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Endorsing the Green New Deal is becoming a talisman of politics in the 2020 Presidential race on the Democratic side. The Washington Post’s Power Post pointed out that this is a policy that almost no one had heard of last November but is now one of the key planks that appears to have nearly unilateral support.
Senator Kamala Harris said, “I support a Green New Deal,” during a CNN town hall in Iowa on Monday. “Climate change is an existential threat to us, and we have got to deal with the reality of it,” she added, according to The Hill.
Senator Kirsten Gillibrand said on the podcast “Pod Save America” that “the platform of it is really exciting,” despite the fact that “there’s not a lot of details yet behind the Green New Deal” and has urged the Senate Environment and Public Works Committee to that the United States reach net-zero carbon emissions “by as close to 2050 as possible.”
Senator Cory Booker said, “We must take bold action on climate change & create a green economy that benefits all Americans. Excited to support a #GreenNewDeal,” in a tweet on December 14.
Representative Tulsi Gabbard also seems to support it because she introduced a bill in the last Congress requiring 100 percent of electricity to be generated from clean sources by 2035.
Former HUD Secretary Julian Castro said when he announced his intention to run that “We’re gonna say no to subsidizing big oil and say yes to passing a Green New Deal,” and also endorsed rejoining the Paris Climate agreement.
But, But, But…Michael Bloombergsaid in New Hampshire on Tuesday that he wants an “achievable” Green New Deal, but also expressed skepticism saying “I’m a little bit tired of listening to things that are pie in the sky that we never are going to pass, are never going to afford.”
The real question is whether the Green New Deal is much more than just a campaign slogan. Representative Alexandria Ocasio-Cortez and the Sunshine Movement who are leading the charge for it argue it must include that 100 percent of the nation’s electricity come from “clean” sources by 2030 and also a guarantee of a job for every American displaced by this policy in order to facilitate that transition.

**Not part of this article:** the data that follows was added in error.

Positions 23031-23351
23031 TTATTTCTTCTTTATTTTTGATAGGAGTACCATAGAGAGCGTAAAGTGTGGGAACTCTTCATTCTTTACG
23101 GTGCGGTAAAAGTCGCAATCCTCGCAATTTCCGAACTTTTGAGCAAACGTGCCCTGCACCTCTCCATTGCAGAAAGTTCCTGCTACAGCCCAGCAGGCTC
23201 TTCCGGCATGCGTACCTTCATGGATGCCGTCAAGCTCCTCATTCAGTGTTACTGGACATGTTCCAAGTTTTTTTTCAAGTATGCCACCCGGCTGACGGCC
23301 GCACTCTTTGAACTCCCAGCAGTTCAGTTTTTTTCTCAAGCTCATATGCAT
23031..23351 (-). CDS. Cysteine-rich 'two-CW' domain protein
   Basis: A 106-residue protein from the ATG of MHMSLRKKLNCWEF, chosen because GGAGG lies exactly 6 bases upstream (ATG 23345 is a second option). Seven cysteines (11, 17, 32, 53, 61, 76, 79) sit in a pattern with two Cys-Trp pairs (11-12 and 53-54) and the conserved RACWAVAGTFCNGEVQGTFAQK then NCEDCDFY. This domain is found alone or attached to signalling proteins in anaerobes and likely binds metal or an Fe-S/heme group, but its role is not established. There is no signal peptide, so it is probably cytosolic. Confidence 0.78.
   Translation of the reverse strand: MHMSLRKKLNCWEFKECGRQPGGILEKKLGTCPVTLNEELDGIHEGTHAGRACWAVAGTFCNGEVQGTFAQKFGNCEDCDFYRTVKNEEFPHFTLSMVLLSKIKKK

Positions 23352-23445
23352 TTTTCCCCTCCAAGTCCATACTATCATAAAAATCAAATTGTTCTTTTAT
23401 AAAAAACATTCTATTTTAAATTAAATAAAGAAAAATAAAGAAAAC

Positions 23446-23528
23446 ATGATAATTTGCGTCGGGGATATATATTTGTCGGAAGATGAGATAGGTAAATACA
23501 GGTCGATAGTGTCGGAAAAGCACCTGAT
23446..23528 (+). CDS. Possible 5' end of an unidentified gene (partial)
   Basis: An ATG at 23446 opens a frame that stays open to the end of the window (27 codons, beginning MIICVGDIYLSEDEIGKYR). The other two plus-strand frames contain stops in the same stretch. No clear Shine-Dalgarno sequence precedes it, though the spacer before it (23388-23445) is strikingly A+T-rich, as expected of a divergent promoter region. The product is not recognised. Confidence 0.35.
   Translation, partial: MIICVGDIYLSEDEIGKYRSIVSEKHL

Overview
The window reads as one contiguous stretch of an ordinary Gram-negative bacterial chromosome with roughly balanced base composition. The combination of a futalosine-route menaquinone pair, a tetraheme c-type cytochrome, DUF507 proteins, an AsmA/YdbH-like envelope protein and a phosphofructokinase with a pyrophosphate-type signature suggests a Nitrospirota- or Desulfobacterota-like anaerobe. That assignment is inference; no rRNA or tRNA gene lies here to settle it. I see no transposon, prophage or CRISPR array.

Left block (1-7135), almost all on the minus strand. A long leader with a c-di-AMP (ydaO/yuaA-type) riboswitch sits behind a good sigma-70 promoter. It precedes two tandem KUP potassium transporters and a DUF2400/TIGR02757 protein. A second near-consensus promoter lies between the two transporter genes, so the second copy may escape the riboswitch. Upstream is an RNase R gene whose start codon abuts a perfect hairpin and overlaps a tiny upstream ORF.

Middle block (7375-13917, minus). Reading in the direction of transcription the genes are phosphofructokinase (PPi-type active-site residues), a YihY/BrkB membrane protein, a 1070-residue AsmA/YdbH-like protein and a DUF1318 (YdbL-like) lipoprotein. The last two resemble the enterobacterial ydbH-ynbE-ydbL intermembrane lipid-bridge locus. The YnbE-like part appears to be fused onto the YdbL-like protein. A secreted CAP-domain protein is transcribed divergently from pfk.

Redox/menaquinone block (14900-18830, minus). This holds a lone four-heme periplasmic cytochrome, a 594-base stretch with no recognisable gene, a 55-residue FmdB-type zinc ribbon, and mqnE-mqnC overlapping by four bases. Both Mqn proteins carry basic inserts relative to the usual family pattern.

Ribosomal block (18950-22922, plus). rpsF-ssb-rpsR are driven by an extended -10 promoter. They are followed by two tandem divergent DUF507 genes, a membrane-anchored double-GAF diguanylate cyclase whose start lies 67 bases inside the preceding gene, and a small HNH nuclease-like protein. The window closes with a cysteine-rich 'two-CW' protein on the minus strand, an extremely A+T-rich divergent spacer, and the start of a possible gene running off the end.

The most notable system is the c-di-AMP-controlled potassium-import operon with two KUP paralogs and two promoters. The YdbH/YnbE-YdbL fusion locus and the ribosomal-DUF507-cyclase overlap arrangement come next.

Why This Matters: The conversation is changing already. To get beyond the slogan is the challenge. How far are these candidates willing to go? Will they try to outdo each other on the Green New Deal? Will they all support the jobs plank? And is 2030 realistic or just a pipe dream? Time will tell. But for now, candidates will have to discuss and debate how far and how fast they believe a President can push the U.S. toward a fossil-free future.
This past Sunday, France rode the green wave (or, as some of the French media has dubbed it, the green tsunami) as the country’s green party– Europe Ecologie Les Verts (EELV)– and its allies won big in major cities such as Lyon, Strasbourg, and Bordeaux. And the mayor of Paris, a socialist, also won handily.
Why This Matters: The local election has already pushed Macron to act on environmental issues.
Later this morning, House Democrats — Speaker Pelosi and (FOP) Representative Kathy Castor of the House Special Committee on Climate — will unveil the most detailed and sweeping proposal in a decade for dealing with the climate crisis, which reportedly also weaves environmental justice into every element of the plan.
Why This Matters: This is not a plan that the President can lambast as an end to capitalism.
By Miro Korenha and Monica Medina When we launched Our Daily Planet over two years ago, we wanted to change the conversation about conservation and climate change – to make these issues a key part of the political and policy discussion so that they would finally be addressed. We firmly believed then and still do […]
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